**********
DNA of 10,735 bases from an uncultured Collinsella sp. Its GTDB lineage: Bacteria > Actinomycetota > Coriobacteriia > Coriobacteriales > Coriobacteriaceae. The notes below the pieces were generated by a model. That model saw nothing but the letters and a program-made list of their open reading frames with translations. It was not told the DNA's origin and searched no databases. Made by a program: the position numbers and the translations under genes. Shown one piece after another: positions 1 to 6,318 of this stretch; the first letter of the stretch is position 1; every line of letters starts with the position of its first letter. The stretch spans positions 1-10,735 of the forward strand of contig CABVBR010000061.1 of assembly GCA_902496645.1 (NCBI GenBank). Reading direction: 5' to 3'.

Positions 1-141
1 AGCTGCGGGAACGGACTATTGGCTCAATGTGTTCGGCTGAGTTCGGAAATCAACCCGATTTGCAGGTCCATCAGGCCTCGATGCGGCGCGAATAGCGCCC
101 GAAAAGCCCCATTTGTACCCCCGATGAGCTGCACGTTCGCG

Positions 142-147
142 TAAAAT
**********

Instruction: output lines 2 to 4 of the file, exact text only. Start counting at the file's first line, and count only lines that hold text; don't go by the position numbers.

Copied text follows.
Positions 1-141
1 AGCTGCGGGAACGGACTATTGGCTCAATGTGTTCGGCTGAGTTCGGAAATCAACCCGATTTGCAGGTCCATCAGGCCTCGATGCGGCGCGAATAGCGCCC
101 GAAAAGCCCCATTTGTACCCCCGATGAGCTGCACGTTCGCG